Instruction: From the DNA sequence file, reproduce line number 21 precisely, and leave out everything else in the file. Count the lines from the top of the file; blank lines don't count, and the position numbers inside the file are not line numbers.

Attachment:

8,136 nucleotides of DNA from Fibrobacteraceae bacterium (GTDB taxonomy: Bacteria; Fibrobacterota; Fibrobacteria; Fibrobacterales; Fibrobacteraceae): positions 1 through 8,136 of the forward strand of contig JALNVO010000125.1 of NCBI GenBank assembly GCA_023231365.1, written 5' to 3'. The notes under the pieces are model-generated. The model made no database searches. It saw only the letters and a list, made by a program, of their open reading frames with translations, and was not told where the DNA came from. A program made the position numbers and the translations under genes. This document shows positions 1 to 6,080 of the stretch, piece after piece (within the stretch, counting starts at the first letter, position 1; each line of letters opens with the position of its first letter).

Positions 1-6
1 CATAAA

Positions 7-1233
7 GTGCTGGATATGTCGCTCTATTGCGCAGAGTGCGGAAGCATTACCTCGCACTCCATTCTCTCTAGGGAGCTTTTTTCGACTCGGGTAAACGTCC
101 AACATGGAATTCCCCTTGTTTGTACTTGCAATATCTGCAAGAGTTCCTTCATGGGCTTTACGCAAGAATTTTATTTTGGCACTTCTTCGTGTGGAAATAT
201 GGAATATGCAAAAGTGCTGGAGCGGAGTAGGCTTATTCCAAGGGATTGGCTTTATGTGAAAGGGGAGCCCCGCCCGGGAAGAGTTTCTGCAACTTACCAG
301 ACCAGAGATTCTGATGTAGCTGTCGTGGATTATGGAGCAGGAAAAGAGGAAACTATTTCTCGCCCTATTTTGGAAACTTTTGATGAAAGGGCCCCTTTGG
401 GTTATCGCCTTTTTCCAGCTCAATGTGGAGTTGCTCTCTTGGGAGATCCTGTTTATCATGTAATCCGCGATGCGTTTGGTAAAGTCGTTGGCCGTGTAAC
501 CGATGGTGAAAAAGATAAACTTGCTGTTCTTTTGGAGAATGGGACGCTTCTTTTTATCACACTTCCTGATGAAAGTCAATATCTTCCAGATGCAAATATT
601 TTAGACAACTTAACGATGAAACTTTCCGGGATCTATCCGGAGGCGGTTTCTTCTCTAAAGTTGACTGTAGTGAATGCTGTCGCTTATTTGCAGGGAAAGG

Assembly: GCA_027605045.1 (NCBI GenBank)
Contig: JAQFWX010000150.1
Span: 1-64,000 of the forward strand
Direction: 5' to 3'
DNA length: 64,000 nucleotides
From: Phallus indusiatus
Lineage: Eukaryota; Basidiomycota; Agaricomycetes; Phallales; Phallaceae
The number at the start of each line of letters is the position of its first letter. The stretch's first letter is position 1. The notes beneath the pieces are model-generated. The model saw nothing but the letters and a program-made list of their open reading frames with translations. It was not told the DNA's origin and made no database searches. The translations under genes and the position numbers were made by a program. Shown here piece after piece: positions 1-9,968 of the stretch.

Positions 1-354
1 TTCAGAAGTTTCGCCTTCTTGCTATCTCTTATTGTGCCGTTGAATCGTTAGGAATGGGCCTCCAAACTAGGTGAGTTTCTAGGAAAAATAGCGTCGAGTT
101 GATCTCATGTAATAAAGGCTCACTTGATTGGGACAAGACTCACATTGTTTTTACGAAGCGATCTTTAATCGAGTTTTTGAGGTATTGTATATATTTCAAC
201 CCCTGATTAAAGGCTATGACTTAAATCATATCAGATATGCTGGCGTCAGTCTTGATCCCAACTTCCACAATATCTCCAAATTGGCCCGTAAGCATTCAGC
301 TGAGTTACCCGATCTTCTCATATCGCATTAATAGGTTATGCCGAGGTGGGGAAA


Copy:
1 TTCAGAAGTTTCGCCTTCTTGCTATCTCTTATTGTGCCGTTGAATCGTTAGGAATGGGCCTCCAAACTAGGTGAGTTTCTAGGAAAAATAGCGTCGAGTT